These mbongô 'pods' filled with peppery seeds come from West Africa.Mbongo pepper is sometimes called alligator pepper. The egg-shaped seed pod - it is not a bean, therefore not a pod - contains seeds that are very similar to the better-known grain of paradise.
Typical citrus aroma that immediately reminds you of lemongrass. Mbongô is one of the four local peppers in the famous Nigerian pepper soup nwo-nwo.
The mbongô grows on a two-meter-high shrub from the ginger genus, which, like many ginger-like plants, has rhizomes. Just above the ground it produces trumpet-shaped, green flowers that seem to come straight from the ground. They quickly fall off to make way for 10 cm large bottle-shaped fruits.
The fruit pods are filled with dozens of seeds in a jelly-like liquid. Once dried, the papery covering conceals an egg-shaped fruit made up of apparently scaly segments. With some light pressure, these fall apart into 3 mm large, shiny, pale brown seeds. Curiously enough, the intact mbongô has little or no odor, nor do the seeds. The scent is released as soon as you crush or grind the seeds.
Our mbongô comes from Cameroon, where the spice is used in many famous dishes, such as mbongô tchòbi, fish in black sauce. The spice is also used in other West African countries, such as in Nigeria in pepper soup.
Related spices are the aforementioned grain of paradise (Aframomum melegueta), kororima (Aframomum kororima) and the Madagascar cardamom (Aframomum angustifolium). The first is quite common, the second not so, and the third is very rare (not available).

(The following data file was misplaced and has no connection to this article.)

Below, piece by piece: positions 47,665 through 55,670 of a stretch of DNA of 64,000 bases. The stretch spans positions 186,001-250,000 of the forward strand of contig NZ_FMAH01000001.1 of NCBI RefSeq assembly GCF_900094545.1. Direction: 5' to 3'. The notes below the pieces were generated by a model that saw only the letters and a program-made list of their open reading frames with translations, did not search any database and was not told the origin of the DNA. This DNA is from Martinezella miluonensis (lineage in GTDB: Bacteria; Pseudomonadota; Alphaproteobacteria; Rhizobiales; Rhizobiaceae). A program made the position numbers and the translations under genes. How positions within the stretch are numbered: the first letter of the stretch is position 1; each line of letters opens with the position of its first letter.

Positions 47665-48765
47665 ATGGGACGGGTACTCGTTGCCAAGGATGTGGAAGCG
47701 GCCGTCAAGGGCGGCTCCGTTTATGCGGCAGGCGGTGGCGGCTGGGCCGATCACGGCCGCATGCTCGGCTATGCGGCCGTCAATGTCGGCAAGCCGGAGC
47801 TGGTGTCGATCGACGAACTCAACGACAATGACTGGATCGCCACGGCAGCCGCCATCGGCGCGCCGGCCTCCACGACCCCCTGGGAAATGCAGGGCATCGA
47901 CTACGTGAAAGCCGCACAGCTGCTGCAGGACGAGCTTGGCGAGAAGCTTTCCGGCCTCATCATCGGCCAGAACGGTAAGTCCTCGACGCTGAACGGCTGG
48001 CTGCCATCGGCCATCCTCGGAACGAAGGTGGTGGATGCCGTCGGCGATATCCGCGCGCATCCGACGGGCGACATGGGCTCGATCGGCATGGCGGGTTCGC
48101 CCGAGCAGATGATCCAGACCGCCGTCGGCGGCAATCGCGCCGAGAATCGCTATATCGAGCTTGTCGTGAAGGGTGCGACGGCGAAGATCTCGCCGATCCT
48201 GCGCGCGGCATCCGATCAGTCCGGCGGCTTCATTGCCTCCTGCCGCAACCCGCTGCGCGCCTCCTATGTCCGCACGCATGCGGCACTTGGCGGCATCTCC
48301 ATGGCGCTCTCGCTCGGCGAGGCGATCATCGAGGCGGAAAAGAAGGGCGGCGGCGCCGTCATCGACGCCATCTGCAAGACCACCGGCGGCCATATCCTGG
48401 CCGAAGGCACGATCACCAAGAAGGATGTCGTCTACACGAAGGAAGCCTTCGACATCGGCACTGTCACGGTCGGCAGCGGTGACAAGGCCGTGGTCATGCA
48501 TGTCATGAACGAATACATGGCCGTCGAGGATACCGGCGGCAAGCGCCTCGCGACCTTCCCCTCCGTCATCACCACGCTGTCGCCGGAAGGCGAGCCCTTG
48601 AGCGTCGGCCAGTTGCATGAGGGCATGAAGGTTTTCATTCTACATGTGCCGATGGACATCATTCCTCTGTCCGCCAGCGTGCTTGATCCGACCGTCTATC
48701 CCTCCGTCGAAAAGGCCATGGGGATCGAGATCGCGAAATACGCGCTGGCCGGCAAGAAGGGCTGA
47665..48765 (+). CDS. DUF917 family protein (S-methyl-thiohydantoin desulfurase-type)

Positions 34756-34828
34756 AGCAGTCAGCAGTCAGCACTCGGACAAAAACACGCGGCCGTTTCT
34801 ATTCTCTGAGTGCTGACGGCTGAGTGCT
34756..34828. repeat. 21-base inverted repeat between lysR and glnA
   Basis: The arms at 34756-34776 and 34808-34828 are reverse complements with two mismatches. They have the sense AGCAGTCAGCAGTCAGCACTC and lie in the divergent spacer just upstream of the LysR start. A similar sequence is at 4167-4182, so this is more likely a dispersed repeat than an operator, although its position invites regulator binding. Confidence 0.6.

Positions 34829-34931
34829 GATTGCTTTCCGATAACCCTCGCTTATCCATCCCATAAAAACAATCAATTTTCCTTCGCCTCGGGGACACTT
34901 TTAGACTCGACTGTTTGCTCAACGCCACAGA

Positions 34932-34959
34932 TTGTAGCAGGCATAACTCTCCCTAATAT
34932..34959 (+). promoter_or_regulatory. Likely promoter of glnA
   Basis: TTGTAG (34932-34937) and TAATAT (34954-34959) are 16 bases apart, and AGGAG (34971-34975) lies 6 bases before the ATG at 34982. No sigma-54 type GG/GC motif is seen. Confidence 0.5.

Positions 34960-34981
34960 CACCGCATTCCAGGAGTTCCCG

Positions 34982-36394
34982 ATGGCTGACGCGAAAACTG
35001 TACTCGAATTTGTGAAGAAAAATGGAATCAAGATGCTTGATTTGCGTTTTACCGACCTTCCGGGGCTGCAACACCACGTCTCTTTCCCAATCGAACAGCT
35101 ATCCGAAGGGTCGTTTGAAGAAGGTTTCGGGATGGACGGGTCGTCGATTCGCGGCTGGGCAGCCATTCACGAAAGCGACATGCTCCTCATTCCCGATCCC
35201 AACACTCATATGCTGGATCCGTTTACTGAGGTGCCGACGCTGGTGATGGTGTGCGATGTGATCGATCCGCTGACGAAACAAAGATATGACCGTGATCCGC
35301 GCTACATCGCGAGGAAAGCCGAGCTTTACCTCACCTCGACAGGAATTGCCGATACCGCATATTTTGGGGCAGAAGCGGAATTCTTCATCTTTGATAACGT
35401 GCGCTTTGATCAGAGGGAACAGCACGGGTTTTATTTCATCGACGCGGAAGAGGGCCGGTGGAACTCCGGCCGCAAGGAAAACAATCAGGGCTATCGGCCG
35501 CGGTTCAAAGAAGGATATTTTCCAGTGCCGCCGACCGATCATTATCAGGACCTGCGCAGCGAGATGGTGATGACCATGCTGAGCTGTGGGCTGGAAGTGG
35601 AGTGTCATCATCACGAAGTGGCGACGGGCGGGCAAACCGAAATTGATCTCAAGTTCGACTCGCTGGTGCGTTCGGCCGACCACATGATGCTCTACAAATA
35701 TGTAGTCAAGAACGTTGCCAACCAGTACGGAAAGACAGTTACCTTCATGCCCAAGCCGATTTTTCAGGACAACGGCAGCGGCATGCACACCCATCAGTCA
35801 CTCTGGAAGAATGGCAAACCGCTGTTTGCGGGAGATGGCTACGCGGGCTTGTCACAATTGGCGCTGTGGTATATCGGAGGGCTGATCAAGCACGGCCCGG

Smell and taste
The aroma is determined by a wonderfully fresh lemongrass scent (sereh), which disguises the fact that the seeds can be quite peppery. In terms of composition, the essential oil in mbongô is similar in many ways to that of cardamom and ginger. Some of the taste and smell essential oils in mbongô are:
- citronellol, the scent of sereh
- aphromodial, the unsaturated dialdehyde that causes the pungency,
- 1,8-cineole, eucalyptol, the refreshing taste of mint
- β-pinene, woody pine odor, as in cumin, pine, juniper and hemp,
- α-terpineol, sweet floral scent like lilac.
- sabinene, responsible for the woody, camphoraceous flavor of black pepper and nutmeg, among others
- β-myrcene, spicy aroma, with notes of fruits (mango, grape, peach) and mint,
- α-caryophyllene (humulene), hops, as in beer and cannabis
- d-limonene, citrus, orange aroma
Mbongô can literally be used in any dish, even in boiled rice or pasta, but preferably in a palette of West African spices and herbs such as gourd nutmeg, grain of paradise, selim pepper, cubeb pepper, ginger, garlic nut and African mint. Each and every one of them are seasonings from the fascinating West African gastronomy.
Before you open the seed pod (it is not eaten), it is roasted dark brown, allowing the seeds to release their rich aroma. After removing the 'paper' shell from the seed pod, crush the mbongo, releasing the individual seeds. Remove the remains of the dried jelly.
- 100% fruits of Aframomum danielli (unpeeled)
- origin: Cameroon
- available in glass and stand-up pouch
- glass jar contains 45 grams
- stand-up pouches with a capacity of up to 30 to 500 grams
- also available in a 10 ml test tube (note: peeled)
- larger quantities on request
- the jar is available in a tasteful gift packaging, consisting of a cube box filled with black tissue paper
- For an overview of our gift packaging, please refer to the gift packaging section
- grind the pepper at the last minute to maximize the aroma
- store your mbongo pepper in closed packaging
- preferably store in a dark, dry and cool place
- best before November 2026 (11/26)
- this expiration date is an indication
Would you like to know what this mbongo tastes like?
You can also try a test tube with peeled mbongo. The tube contains enough pepper to understand the flavor essence.